That said, £40 sounds like plenty to me, but fair dinkum if they're as good as claimed.
But who the hell spends £229 on *ear*phones!? £229 on decent *head*phones for use indoors in a controlled environment ...maybe - if you're a spoddy audiophile.
The thing about earphones is - it's a leap of faith. Who lets you try out earphones before you buy? Who would want to stick a manky shop tester pair in their lugholes, anyway? And honestly, how good can audio on a train or walking around town ever be? Really? Honestly? Diminishing returns, non?
My £10 pair of Sennheiser MX460 earphones from Richer Sounds has done a perfectly suitable job of the task in hand, cheers.
90%? So 10% get through?
Well if 10% get through, that means it only attenuates outside sounds by 10dB. That's not really a lot. Depending on the frequency even a simple hood does more.
It kinda sounds like that TV ad for compact cassettes where they compaired them to the CD and found out that they are 99.9% noise free. That's still 0.01% noise. Good for a cassette, but in no way near what a CD can do.
Where can they be had for £40? Cheapest place I could find was selling them for £50.
I don't want to make it that obvious that I read Eurogamer...
...but that review read more like an 85%.
@ Eddie Edwards
"Math fail" = English fail, its 'Maths fail'.
None of this US of A spelling on here please!
So are these just...
... E2CNs with a shorter cable? And what's to recommend them over the SE110s that are basically the same price?
more pics pls
A lot of in-ear phones have you looking like some Frankenstein (ok ok his "monster") when you wear them because they stick out like some sort of neck - err ear - bolt. These look kind of big like they could suffer from that...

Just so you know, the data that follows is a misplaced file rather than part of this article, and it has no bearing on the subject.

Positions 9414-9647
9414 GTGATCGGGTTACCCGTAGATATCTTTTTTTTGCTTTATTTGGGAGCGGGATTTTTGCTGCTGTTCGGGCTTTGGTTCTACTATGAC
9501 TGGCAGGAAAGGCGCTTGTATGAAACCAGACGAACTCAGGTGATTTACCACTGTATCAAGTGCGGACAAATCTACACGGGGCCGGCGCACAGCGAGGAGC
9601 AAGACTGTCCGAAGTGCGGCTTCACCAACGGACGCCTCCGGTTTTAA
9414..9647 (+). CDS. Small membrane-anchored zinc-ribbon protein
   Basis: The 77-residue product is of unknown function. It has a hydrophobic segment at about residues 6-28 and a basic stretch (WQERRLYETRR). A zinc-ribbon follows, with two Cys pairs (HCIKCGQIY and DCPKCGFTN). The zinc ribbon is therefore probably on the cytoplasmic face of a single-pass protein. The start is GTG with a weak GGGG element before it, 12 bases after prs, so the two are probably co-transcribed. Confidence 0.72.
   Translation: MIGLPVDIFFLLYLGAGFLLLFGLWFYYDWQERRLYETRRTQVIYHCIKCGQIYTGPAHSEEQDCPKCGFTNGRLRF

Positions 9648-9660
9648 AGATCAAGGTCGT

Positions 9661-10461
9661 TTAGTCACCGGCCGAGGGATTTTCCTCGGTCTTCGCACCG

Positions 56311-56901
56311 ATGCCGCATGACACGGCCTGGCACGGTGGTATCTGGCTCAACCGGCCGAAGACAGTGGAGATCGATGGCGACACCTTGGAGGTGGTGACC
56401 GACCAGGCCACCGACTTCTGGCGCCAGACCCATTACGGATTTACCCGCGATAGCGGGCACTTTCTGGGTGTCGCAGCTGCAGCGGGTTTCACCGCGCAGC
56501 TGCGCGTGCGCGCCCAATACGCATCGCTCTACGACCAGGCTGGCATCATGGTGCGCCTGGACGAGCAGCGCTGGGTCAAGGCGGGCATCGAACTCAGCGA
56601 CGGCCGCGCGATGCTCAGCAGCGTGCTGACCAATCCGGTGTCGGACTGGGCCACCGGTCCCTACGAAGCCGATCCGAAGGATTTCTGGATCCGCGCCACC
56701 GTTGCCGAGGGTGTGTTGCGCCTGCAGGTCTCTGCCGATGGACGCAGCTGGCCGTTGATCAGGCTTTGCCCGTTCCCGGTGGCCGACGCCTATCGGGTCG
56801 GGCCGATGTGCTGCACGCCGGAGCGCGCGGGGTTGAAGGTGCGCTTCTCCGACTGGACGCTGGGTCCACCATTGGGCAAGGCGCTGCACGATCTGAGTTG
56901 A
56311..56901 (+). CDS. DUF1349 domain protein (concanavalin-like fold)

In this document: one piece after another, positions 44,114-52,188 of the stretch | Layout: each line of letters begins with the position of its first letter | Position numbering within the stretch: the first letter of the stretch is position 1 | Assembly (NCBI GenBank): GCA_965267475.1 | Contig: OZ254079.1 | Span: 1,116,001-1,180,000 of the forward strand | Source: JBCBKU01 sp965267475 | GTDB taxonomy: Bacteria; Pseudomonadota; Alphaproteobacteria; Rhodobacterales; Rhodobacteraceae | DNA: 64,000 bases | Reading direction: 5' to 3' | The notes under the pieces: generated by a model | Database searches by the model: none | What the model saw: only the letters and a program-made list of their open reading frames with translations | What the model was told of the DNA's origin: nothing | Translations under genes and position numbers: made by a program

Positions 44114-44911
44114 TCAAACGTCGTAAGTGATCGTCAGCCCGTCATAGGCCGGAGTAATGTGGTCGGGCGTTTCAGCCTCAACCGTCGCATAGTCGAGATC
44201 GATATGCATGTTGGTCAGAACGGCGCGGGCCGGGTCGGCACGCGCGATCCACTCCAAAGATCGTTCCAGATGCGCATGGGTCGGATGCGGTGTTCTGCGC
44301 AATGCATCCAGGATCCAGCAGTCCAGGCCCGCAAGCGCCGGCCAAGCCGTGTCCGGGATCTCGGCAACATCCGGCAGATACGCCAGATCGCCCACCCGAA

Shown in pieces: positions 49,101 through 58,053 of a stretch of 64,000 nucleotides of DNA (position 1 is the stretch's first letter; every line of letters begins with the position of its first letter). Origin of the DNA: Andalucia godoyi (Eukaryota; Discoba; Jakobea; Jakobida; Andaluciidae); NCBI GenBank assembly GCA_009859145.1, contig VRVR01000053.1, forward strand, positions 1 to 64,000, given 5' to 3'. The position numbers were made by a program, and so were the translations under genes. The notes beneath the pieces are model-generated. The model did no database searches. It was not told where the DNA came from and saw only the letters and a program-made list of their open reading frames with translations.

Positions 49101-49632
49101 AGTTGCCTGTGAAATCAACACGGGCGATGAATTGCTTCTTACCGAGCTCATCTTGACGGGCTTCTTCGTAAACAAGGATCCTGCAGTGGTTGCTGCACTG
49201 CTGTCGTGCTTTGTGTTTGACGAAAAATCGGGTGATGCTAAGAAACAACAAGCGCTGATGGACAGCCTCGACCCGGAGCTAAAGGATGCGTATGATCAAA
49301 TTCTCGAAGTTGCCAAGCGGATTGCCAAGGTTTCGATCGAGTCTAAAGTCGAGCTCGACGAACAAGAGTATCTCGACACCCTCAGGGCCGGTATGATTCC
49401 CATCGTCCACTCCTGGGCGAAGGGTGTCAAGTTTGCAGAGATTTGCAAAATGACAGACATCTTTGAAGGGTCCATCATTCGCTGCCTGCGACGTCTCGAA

@ The first two AC's
<starts stopwatch until first person run over whilst wearing these tries to sue Shure>
These things have been around for years and if anything make you more likely to cross the road safely (unless you're a complete idiot) because you know your senses are impaired. People don't need earphones jammed in their head to gaily step onto the road without looking because they "can't hear an engine" and promptly get a cyclist rammed up their arse.
"Unfortunately the cable still cracks easily where it loops around the back of the ear. A problem that is well documented and inherited from the e2c. Great sound quality, but they really ought to fix the cable problem."
The cable "problem" is a load of bollocks. Either that or they *did* fix it two years ago. I've been using my E2C's for that long almost every day and there's not a mark on them. I strongly suspect that people with this "issue" are pulling them out by the cable - doesn't make any difference with shitty earbuds, but not something you really want to do with something that's so firmly jammed in your ear.
I suspect some 30 quid of the price is brand tax.
I've bought myself a JVC HA-FX34 (also in-ear, "marshmallow") and it sounds great. Well, at least to me -- so much of this is subjective anyway. For $20, it's great. Very good bass, not so clear trebles, but OK -- middle freqs included. In some songs, I can hear details I had not noticed before on car stereos or other earphones. It is so silent when stuck in the ears that it is scary. Maybe it's not as silent as the Shure, don't know, but it's enough. I pay twice the attention when using it, because if there is music playing, I won't be able to hear anything but the loudest things. I sometimes use it *without* music, just to get some silence (a science lab can be a noisy place most of the time).